OEMs—original equipment manufacturers—have existed in the life sciences for decades but are becoming increasingly popular with providers of microfluidics, liquid-handling, and assay systems and components that are used for drug development, as well as other biotech applications.
Drug developers are using OEMs in three ways. The most common is to buy a system, assay, or reagent that includes some OEM components. In the second approach, drug developers buy a product directly from the OEM, but in custom packaging or custom quantities. The third approach licenses intellectual property from the OEM, sometimes in partnership or consultation with the OEM. Clearly, the definition of OEM is changing.
Historically, OEM referred to the companies that make private-label products or components for products. In the biotech industry, individual OEM manufacturers have their own interpretations, sometimes blurring the distinction between OEMs, contract manufacturing, and custom work. The commonality is that they all engage in volume, business-to-business transactions and thrive on long-term relationships.
What constitutes an OEM product depends upon the OEM. Just as many of the computers that provide combinatorial libraries for developers bear the “Intel Inside” label, many other pieces of equipment bear such labels as “Caliper Driven” or “Pall Partner.” And, many others include components that work quietly, known only to the manufacturers and their OEMs. The reason for their popularity is simple. OEMs help manufacturers expand product lines without also increasing their research, development, or specialized manufacturing expenses.
At Life Technologies, potential OEM markets include “all of the companies and customers to which we could supply raw materials, technologies, and products,” according to Vicki Singer, Ph.D., global head of out-licensing.
That includes instruments, enzymes, fluorescent dyes, chemiluminescent substrates, antibodies, and magnetic particles, and the associated intellectual property, along with off-the-shelf and customized solutions that incorporate all of those tools. According to Dr. Singer “in PCR, the OEM products we supply could encompass patent rights, components used in a PCR device, software, whole instruments, fluorescent dyes, quenching pairs, oligonucleotides, enzymes, buffers, or a complete kit.”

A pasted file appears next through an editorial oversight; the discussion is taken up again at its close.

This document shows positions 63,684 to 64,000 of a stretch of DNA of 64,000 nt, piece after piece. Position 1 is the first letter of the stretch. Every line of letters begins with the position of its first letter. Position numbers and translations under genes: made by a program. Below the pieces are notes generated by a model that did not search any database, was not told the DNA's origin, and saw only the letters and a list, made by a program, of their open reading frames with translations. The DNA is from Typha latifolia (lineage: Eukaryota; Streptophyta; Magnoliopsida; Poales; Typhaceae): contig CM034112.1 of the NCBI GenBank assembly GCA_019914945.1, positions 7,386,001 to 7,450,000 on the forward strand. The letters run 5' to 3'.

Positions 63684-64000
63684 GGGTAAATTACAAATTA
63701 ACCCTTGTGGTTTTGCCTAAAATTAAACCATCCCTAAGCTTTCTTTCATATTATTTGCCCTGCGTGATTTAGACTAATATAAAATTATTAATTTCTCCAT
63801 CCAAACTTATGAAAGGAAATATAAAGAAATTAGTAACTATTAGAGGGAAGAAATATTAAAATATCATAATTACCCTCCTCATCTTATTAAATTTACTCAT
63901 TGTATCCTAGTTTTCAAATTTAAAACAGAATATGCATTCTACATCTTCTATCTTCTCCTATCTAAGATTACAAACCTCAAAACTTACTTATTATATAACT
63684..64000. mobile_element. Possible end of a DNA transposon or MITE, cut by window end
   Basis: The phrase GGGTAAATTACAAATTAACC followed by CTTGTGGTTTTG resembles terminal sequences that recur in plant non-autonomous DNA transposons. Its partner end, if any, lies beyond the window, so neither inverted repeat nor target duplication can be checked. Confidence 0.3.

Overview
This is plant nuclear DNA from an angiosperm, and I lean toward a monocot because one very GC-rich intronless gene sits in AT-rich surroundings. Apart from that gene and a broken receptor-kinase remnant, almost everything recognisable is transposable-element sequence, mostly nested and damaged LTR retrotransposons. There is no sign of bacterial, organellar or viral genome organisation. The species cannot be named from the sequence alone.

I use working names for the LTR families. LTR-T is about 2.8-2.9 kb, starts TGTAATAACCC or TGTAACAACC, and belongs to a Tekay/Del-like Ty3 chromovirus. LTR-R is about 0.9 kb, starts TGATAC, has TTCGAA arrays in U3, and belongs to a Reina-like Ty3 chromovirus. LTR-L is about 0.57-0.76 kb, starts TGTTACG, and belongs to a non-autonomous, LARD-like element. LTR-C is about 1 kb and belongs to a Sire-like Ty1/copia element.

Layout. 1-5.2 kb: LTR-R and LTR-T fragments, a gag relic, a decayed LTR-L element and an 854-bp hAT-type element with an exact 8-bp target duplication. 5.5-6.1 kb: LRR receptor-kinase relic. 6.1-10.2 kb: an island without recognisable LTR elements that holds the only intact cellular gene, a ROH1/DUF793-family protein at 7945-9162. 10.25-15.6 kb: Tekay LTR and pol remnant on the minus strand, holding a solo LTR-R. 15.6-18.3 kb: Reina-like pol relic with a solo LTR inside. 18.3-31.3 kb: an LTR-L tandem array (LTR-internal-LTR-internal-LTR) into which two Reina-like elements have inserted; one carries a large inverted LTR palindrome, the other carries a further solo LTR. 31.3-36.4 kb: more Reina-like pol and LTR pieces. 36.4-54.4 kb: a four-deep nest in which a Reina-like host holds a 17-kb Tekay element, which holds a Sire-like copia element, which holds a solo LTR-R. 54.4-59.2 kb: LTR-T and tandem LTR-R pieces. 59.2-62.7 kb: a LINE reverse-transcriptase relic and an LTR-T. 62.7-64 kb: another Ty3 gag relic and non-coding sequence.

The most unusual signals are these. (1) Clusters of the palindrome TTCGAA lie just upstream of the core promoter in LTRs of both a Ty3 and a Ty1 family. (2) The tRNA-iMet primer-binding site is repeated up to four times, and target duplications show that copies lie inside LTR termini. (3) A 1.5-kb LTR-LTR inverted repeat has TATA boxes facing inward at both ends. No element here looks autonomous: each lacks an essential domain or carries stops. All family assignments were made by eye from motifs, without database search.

Hamilton Robotics, in contrast, focuses more narrowly on components for liquid-handling workstations and robotics. Hamilton Robotics tends to build complete systems, which may be integrated into third-party devices, while Hamilton Dealer Products handles components, according to Scott Eaton, director of OEM diagnostics sales.
Hamilton Robotics supports reagent customers, providing a liquid-handling workstation that allows those companies to offer a complete system to their customers. “For example,” Eaton says, “in HIV testing of blood, reagents are validated on our equipment for processing the assay. That platform and assay are sold together. Sometimes, the equipment is part of a lease,” managed by Hamilton’s client.
Caliper Life Sciences sells both equipment and licenses as OEM transactions. “They account for about 10 percent of our total revenues,” CEO Kevin Hrusovsky reports. Caliper’s core application areas include biologicals, vaccines, next-generation sequencing, and molecular diagnostics.
Tecan’s OEM business encompasses platform-based solutions, detection devices, and dedicated solutions sold under the partner’s brand, as well as components and plastic consumables. Its OEM business already accounts for more than 25% of total revenues.
Promega’s approach produces both OEM and custom products. The main difference tends to be the end user and the packaging—customers using Promega enzymes internally may want larger volumes in a single container, explains Arlene Silveira, director of marketing, sales, custom, and OEM products.
In similar fashion, BioTek Instruments segments its markets into direct-to-market and OEM—which it calls contract sales—categories. As an OEM, “We can do private label or volume sales to a business partner,” says Gary Barush, director of marketing and sales. BioTek Instruments’ OEM business is tightly focused on microplate instrumentation. “We partner with chemical companies that make reagent kits, adding the instrumentation. They then package this as a total solution.” The total solution is what drug developers are most likely to see.